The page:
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I have a java class that contains a hash map as a member. This class is created with many objects. In many of these cases, one object of this type is cloned to another object, and then changed. The cloning is required because the changes modify the hash map, and I need to keep the original hash map of the original object intact.

I am wondering if anyone has any suggestions how to speed up the cloning part, or maybe some trick to avoid it. When I profile the code, most time is spent on the cloning these hash maps (which usually have very small set of values, a few hundreds or so).

(I am currently using the colt OpenIntDoubleHashMap implementation.)

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I looked at the code of HashMap and clone just starts from scratch, recomputing all hash keys. You could rewrite a subclass of HashMap, but it would be overkill and there probably is a good reason why they choose such an inefficient clone. –  toto2 Dec 3 '11 at 19:27
change title to more specific –  MartinL Dec 4 '11 at 9:06

3 Answers 3

up vote 1 down vote accepted

You should use more effective algorithms for it. Look at the http://code.google.com/p/pcollections/ library, the PMap structure which allows immutable maps.


If your map is quite small (you said only a few hundreds), maybe more effective would be just two arrays:

int keys[size];
double values[size];

In this case to clone the map you just need do use System.arraycopy which should work very fast.

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I like the idea, and theoretically, it is what I need, but using this actually makes my code slower... –  kloop Dec 3 '11 at 22:43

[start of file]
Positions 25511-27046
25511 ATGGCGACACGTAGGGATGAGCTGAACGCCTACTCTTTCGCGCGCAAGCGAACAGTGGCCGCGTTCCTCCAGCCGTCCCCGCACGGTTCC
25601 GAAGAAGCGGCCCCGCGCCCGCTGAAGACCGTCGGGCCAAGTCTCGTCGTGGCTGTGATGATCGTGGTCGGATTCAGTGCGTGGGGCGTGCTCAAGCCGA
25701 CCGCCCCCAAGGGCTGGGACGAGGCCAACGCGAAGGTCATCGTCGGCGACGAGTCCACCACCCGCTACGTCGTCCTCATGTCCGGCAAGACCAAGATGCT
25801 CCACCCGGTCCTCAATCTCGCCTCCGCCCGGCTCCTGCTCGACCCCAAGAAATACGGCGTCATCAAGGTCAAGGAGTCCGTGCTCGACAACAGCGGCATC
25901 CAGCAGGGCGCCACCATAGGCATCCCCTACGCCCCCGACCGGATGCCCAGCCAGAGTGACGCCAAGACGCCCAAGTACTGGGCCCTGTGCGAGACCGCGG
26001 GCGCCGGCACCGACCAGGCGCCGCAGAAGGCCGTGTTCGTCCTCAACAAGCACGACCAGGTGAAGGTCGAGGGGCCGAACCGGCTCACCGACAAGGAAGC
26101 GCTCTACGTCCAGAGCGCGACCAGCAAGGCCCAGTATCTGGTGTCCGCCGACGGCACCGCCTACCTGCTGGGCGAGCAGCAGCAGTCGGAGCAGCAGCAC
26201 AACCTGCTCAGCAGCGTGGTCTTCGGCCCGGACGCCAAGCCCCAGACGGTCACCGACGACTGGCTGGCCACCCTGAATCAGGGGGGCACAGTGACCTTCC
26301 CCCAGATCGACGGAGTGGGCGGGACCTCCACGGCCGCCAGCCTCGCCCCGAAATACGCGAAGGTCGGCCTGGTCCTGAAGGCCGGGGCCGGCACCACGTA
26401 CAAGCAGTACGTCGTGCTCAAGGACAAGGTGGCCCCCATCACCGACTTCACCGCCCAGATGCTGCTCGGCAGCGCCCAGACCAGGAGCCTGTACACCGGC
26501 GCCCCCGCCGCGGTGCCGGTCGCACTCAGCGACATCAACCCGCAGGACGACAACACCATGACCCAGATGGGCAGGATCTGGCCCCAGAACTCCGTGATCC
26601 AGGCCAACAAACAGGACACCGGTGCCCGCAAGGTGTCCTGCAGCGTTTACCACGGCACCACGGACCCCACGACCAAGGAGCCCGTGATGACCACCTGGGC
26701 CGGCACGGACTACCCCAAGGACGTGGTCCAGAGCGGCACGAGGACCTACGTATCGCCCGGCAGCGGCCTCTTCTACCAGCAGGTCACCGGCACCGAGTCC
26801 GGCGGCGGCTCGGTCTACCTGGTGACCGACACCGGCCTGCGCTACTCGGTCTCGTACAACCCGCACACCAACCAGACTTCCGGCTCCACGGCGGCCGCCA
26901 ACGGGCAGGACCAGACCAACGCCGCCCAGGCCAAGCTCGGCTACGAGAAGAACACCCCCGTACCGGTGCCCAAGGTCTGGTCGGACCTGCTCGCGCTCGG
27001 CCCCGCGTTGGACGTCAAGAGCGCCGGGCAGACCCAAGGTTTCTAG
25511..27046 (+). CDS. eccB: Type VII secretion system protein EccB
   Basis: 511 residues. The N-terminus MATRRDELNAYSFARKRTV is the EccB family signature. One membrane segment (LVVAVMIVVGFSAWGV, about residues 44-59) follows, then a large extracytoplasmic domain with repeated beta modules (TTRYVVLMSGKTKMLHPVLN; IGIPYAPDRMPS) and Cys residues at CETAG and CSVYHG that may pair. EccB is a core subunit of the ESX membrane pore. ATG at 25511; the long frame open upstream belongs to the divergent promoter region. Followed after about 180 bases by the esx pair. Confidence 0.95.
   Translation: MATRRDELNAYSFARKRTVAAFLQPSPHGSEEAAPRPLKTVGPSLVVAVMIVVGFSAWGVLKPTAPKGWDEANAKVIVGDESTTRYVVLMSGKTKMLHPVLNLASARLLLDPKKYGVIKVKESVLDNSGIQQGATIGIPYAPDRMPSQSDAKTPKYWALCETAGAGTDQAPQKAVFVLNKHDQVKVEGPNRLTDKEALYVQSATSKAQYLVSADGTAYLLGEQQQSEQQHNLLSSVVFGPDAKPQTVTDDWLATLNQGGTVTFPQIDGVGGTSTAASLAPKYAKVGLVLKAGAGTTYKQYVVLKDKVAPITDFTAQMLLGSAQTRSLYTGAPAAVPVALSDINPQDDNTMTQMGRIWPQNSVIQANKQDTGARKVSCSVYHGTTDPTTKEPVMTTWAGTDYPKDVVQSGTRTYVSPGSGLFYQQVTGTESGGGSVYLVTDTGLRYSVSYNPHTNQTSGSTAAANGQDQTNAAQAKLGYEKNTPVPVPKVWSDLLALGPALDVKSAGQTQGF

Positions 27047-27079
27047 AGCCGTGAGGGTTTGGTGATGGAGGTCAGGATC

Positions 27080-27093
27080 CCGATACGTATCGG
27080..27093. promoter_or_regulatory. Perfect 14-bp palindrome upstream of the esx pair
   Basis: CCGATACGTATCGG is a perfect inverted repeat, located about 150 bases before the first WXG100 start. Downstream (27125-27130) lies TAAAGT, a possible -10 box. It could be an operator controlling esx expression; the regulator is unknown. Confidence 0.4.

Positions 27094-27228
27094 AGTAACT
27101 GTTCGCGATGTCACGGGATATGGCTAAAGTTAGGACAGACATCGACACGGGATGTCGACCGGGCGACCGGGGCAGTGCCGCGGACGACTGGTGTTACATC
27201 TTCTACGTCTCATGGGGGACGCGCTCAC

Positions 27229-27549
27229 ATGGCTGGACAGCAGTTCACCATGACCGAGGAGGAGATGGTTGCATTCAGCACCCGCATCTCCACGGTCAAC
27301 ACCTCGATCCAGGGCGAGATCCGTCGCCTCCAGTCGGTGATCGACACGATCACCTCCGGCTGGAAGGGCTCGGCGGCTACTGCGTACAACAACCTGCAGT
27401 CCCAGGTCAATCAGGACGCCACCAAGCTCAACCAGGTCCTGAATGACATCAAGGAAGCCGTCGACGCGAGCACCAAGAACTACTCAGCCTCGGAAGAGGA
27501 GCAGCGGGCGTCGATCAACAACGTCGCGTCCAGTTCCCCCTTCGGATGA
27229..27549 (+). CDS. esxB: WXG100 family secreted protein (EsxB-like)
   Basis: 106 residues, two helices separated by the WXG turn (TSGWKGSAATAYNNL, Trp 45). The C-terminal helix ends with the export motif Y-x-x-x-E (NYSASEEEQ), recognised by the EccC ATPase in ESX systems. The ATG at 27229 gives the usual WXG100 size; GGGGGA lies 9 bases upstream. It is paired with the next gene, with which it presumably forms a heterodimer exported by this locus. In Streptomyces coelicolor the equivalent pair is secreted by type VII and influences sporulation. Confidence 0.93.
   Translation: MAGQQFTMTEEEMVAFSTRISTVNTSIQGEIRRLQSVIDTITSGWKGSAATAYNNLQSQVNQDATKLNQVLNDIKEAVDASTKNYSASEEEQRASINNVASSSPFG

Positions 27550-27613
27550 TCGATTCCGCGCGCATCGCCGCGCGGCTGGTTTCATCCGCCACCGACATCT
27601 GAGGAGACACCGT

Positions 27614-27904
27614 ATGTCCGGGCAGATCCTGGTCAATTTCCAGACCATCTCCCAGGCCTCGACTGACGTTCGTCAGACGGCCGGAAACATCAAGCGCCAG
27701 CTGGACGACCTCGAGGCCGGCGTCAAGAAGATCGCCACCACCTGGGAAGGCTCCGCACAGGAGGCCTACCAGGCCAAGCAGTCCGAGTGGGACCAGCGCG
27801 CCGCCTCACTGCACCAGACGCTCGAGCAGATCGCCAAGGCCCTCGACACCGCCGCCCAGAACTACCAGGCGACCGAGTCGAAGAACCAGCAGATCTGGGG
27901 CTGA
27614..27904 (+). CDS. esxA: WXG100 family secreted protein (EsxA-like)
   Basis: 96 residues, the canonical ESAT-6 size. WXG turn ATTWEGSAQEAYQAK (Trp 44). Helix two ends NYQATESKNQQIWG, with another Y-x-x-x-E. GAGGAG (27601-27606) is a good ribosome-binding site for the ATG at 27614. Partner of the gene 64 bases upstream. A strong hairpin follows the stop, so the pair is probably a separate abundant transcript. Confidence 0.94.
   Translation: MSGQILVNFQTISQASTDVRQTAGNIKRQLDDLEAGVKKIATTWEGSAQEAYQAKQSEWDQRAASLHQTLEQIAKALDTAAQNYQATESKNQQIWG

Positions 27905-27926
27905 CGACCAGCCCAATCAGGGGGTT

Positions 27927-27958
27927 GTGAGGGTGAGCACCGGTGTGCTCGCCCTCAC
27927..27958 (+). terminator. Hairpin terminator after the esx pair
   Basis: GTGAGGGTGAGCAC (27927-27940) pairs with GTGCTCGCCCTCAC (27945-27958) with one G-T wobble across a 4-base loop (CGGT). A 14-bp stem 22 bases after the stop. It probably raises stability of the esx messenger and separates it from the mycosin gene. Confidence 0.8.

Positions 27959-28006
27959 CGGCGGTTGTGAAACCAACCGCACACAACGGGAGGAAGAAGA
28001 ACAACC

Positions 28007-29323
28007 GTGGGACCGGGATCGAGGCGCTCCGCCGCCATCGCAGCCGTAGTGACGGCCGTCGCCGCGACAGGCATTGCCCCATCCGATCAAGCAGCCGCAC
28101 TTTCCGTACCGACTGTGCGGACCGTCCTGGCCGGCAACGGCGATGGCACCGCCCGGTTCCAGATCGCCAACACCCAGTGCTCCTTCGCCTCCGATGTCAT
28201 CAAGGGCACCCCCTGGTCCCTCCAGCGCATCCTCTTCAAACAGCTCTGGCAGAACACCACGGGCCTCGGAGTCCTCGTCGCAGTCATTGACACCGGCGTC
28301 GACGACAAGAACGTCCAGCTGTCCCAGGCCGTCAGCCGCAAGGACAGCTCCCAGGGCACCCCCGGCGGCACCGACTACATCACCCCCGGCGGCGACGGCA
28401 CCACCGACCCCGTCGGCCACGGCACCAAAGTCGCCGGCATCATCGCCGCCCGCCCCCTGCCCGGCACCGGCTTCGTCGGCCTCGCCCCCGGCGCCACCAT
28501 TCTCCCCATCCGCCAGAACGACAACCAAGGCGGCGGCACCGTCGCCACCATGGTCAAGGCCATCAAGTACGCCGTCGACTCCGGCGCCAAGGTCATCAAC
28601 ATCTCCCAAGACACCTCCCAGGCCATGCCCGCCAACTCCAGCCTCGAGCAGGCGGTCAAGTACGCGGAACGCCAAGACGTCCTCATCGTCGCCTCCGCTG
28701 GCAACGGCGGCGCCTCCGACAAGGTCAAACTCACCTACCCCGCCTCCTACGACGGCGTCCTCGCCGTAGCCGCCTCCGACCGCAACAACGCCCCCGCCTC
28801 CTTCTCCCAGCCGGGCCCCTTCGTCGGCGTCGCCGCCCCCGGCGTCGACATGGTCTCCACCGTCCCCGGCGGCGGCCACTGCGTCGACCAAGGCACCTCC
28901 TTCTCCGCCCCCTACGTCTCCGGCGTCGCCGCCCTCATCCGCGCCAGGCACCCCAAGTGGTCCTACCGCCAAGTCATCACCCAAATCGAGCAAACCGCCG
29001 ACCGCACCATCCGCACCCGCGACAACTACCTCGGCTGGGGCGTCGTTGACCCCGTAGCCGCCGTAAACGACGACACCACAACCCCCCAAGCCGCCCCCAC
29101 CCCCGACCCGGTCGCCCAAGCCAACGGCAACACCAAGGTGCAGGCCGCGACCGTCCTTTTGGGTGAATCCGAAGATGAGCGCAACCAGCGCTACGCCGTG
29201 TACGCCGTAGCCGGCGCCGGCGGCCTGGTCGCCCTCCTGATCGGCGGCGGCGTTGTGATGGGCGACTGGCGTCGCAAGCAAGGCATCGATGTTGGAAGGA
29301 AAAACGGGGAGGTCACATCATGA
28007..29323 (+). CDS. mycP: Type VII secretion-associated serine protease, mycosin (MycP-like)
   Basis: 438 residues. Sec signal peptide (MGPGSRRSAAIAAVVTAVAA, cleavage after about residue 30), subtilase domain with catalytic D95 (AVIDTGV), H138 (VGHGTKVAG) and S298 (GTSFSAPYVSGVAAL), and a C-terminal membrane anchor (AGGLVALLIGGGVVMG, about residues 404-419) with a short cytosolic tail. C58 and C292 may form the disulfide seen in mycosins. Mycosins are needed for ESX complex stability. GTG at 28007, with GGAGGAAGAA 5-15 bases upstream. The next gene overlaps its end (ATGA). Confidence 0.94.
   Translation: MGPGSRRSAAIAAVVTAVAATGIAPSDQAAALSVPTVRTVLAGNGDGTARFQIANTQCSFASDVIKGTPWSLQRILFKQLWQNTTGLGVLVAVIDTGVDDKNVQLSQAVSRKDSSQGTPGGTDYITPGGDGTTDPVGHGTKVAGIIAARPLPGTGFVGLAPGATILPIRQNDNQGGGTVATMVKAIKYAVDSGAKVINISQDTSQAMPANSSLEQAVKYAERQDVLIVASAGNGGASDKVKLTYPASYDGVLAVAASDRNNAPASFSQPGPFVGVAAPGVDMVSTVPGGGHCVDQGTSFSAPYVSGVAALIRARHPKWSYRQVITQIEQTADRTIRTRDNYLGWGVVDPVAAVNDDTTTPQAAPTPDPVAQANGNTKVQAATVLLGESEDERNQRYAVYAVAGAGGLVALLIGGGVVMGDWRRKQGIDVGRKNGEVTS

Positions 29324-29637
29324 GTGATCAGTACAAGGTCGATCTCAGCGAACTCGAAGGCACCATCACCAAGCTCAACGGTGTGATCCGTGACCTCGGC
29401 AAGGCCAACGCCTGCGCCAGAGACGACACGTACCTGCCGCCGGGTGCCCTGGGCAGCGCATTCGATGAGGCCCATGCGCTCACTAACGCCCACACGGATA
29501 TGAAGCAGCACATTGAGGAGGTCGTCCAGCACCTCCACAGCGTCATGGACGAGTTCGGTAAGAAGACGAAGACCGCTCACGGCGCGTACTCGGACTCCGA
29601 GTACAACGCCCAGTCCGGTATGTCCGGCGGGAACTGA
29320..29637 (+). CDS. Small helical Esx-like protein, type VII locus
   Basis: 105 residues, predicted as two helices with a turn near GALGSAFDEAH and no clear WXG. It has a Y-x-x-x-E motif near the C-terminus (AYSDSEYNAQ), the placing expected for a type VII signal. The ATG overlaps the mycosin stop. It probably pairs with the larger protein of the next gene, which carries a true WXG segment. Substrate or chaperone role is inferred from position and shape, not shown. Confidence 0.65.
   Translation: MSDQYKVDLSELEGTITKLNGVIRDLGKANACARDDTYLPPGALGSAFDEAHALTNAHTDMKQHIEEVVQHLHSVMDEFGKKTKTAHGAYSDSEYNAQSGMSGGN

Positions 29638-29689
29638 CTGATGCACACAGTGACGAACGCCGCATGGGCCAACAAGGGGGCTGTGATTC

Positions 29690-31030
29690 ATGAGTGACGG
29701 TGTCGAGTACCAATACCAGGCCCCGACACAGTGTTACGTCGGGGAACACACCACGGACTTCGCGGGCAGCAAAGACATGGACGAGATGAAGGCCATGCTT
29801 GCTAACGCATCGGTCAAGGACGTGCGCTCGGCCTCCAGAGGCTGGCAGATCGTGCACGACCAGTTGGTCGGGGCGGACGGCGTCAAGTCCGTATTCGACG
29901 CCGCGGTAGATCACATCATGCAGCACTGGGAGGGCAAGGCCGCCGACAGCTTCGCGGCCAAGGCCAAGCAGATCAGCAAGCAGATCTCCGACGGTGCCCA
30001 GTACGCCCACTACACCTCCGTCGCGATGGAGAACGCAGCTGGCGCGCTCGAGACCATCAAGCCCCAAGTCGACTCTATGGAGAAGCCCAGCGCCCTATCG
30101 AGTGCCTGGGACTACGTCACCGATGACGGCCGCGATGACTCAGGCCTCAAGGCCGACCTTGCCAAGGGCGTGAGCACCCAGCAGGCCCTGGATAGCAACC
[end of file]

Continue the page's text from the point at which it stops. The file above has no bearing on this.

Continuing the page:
Could you provide some benchmark tests code? Maybe you are doing something ineffective. –  kan Dec 4 '11 at 0:59
I am setting this to be the answer because it seems to be the closest, and it should work theoretically. Though, pcollections don't seem to help in this case. –  kloop Dec 5 '11 at 17:55
It's still interesting why doesn't it help? I think the main reason is that it's uses objects, while you are using primitive int->double map. So you have a lot of auto-boxing overhead. Maybe you could re-implement PMap using primitives, should be not very difficult, just a lot of copy-paste and boilerplate code... –  kan Dec 5 '11 at 21:58

Maybe implement a copy-on-write wrapper for your map if the original only changes occasionally.

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I actually do have copy-on-write here.. It copies the hash map only if one of the methods that change it are used. This does not help much, since most of the hash maps at some point are required to be copied. –  kloop Dec 5 '11 at 0:22

If only a small fraction of the objects change, could you implement a two-layer structure:

  1. Layer 1 is the original map.
  2. Layer 2 keeps the changed elements only.

Any object from the original map that needs to change gets cloned, modified an put into the layer-2 map.

Lookups first consult the layer-2 map and, if the object is not found, fall back to the layer-1 map.

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